But have you ever noticed how the best people are the biggest geeks? They are passionate and animated and opinionated. They don’t drift whichever direction the wind is blowing at the time. They take a stance and defend it with enthusiasm, knowing full well that there will be plenty of people who disagree.
That is what I strive for everyday, to be completely, genuinely and unapologetically myself. I hope to never sugar coat any aspect of myself to accommodate the comfort of someone else. Besides, a life without a little discomfort is hardly one worth talking about. There will always be things for which you should apologize but being yourself is not one of them. Sing it loud and proud because there’s nothing wrong with making a little noise.
“Remember to follow your dreams, but also bring along your brain.”
Those words were written in my mom’s familiar, loopy, half-cursive scrawl on a card I received for my 18th birthday. Too often, I think people only receive the first half of that message. Throughout life we’re taught to be creative and unique and to do what we’re passionate about. This is all fine and good but I do think it’s worth reminding everyone that you also need to pay the bills. I doubt your landlord will accept the lyrics to your someday hit single in lieu of rent payment.
The secret to happiness is not simply to do what you love but rather to align your passion with the lifestyle that you want. If you want to be a renowned artist but your talents haven’t yet been discovered and you can’t bear the thought of being broke, then I recommend finding another way to pursue your passion for the time being. I am by no means saying that you shouldn’t chase your dreams to their fullest potential, to the ends of the Earth even. Quite the opposite.
Your livelihood and your future do not need to ride solely on this beautiful passion of yours. People tend to assume that ‘passion’ and ‘career’ are synonymous. They’re not. If you put too much pressure on your dreams, you may soon find yourself thoroughly disenchanted with them and hunting for a new one. There are a few questions you should ask yourself before diving into the abyss of discarded dreams.
What do I love to do?
How do I want to live?
Does one support the other?
If the answer to the last question is no, don’t panic. It’s more common than you think. This is not a godly sign from the universe that you aren’t meant to do whatever it is you love to do. It just means there’s a little more work required to make it happen. This is where many people lose faith and interest. They encounter this roadblock, give up and go home rather than find a detour. So what if you have to take the scenic route? The journey is half the fun anyway. And I guarantee you’ll learn more about what you’re capable of after overcoming a few obstacles. Here are some follow up questions you might want to consider.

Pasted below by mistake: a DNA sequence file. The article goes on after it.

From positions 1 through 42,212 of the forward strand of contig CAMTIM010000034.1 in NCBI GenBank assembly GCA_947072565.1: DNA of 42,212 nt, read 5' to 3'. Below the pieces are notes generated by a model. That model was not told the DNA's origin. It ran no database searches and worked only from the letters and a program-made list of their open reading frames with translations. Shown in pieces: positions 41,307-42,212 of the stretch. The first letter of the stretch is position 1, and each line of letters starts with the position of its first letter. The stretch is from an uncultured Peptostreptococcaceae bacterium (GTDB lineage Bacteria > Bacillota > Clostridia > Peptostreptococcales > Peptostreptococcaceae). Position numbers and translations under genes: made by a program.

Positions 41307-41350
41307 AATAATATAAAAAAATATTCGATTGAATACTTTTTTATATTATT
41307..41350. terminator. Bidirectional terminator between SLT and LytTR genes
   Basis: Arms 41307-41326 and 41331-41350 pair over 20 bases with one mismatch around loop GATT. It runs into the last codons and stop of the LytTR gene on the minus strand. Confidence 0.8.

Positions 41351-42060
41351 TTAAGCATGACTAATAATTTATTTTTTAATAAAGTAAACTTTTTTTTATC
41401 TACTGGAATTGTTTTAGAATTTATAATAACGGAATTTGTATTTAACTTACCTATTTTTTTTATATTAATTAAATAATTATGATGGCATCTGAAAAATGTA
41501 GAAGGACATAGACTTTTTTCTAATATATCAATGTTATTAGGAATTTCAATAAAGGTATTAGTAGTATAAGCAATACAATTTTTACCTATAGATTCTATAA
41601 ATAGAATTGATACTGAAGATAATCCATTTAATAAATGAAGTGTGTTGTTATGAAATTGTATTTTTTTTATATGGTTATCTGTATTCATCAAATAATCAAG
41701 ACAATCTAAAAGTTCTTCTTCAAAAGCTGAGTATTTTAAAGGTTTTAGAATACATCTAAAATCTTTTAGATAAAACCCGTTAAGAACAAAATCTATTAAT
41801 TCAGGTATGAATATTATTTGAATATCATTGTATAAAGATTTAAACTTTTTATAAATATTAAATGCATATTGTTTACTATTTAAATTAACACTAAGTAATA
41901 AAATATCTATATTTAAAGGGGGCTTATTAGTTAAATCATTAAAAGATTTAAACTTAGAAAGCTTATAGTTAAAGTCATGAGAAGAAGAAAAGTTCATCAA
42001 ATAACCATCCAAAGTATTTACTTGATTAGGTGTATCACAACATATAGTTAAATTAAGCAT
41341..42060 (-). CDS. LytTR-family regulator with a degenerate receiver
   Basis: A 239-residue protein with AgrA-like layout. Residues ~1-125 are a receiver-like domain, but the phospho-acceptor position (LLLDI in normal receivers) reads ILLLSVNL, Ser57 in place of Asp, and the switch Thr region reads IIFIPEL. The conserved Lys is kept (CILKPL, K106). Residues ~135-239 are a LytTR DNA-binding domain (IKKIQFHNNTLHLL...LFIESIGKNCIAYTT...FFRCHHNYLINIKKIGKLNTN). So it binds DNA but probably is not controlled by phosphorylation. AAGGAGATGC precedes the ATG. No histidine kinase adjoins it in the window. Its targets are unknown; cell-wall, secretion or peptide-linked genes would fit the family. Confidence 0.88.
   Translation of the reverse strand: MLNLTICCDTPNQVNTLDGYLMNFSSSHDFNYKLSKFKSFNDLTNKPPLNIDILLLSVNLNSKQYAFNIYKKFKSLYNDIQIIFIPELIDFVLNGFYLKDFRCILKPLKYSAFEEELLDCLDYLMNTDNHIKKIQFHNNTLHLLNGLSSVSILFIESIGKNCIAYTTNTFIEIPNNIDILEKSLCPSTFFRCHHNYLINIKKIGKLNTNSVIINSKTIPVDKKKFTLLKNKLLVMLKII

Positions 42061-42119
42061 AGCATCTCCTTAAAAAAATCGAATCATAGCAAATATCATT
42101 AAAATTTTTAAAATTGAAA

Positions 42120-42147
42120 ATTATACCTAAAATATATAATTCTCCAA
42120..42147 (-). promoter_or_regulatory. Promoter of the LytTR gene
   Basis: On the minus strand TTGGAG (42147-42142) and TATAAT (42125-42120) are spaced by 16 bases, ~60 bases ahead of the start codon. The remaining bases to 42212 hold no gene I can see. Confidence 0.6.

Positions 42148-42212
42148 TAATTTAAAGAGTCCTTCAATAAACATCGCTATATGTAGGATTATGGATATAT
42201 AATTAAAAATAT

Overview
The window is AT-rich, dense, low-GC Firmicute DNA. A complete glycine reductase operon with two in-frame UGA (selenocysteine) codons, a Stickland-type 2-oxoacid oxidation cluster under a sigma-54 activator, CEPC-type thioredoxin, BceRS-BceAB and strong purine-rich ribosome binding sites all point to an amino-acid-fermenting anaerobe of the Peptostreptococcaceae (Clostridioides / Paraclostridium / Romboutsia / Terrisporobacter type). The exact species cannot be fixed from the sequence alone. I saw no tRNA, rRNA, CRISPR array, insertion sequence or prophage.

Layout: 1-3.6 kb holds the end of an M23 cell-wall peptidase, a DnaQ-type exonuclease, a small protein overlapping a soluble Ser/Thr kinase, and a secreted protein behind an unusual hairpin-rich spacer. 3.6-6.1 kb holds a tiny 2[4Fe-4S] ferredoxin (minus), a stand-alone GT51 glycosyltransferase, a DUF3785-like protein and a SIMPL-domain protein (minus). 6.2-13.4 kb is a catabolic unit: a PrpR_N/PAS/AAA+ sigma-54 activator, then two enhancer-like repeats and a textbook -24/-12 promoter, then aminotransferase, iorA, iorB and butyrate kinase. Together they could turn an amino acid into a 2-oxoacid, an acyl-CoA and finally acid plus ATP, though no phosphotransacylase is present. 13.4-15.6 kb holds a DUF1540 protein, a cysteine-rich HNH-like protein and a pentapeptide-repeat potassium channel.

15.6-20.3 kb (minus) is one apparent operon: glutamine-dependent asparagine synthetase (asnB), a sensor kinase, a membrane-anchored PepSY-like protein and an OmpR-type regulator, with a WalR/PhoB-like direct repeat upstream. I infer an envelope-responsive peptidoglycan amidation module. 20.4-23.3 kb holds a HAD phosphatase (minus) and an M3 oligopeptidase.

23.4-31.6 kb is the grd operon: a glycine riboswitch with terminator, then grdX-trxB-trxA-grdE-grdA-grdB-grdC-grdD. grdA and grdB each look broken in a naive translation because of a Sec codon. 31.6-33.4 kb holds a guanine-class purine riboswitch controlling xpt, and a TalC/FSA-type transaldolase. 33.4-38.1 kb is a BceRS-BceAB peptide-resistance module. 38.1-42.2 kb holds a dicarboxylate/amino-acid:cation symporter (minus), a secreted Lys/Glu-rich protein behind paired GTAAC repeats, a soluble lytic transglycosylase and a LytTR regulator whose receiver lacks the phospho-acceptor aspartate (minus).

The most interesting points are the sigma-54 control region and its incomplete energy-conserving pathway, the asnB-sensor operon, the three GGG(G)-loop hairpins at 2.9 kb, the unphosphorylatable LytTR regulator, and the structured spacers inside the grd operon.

What am I good at that I enjoy doing?
Does this allow time/energy/resources for the pursuit of the thing I love to do?
It’s important to note that you are never stuck. What you do right out of school doesn’t have to be what you do for the rest of your life. But maybe it’s the first step toward that goal that you’ve been holding onto for years. By all means, follow your dreams. Let them take you to places you’ve never been and never thought you’d be. Just don’t forget to bring your brain.
Creative writing is a little bit like not learning the sex of your baby before giving birth. I say this with the acknowledgement that I have never given birth and cannot speak to the physical and emotional changes which occur. But, by my understanding, it’s a labor of love. You’re excited to introduce a new life to the world. You hope it is good and beautiful and unique but you don’t really know what it’s going to look like when it comes out.
It might grow up and surprise you with a sense of humor you never knew your genetics were capable of. It might have a sage, pensive side which occasionally spouts profound and undeniable truths about the universe that you had no idea you needed to hear. It came from you and is of you, but sometimes you can’t help but wonder how.
Along the earthy emerald paths near the Indiana Dunes there exists a welcoming and supportive community of outdoor runners. Who knew? Coming across other joggers traveling in the opposite direction while out on an expedition through the forest is hardly unexpected. It is an absolutely stunning place, a colorful exhibition of nature’s irresistible majesty. Of course people would go running there.
Finding other joggers on the trail is not unusual. I have however been pleasantly surprised by the team mentality they seem to have here. I grew up used to making way for faster, athletic types along many Colorado mountain trails. They were always polite and friendly but there’s so much more dialogue between the runners of Indiana. Nearly everyone I’ve come across has nodded and called ‘good job’ as we passed each other. People cheer for one another like it’s a race and we’re all on the same team. It makes me smile whenever this happens, seeing the heart of Indiana shine through before my fellow runners continue on their way.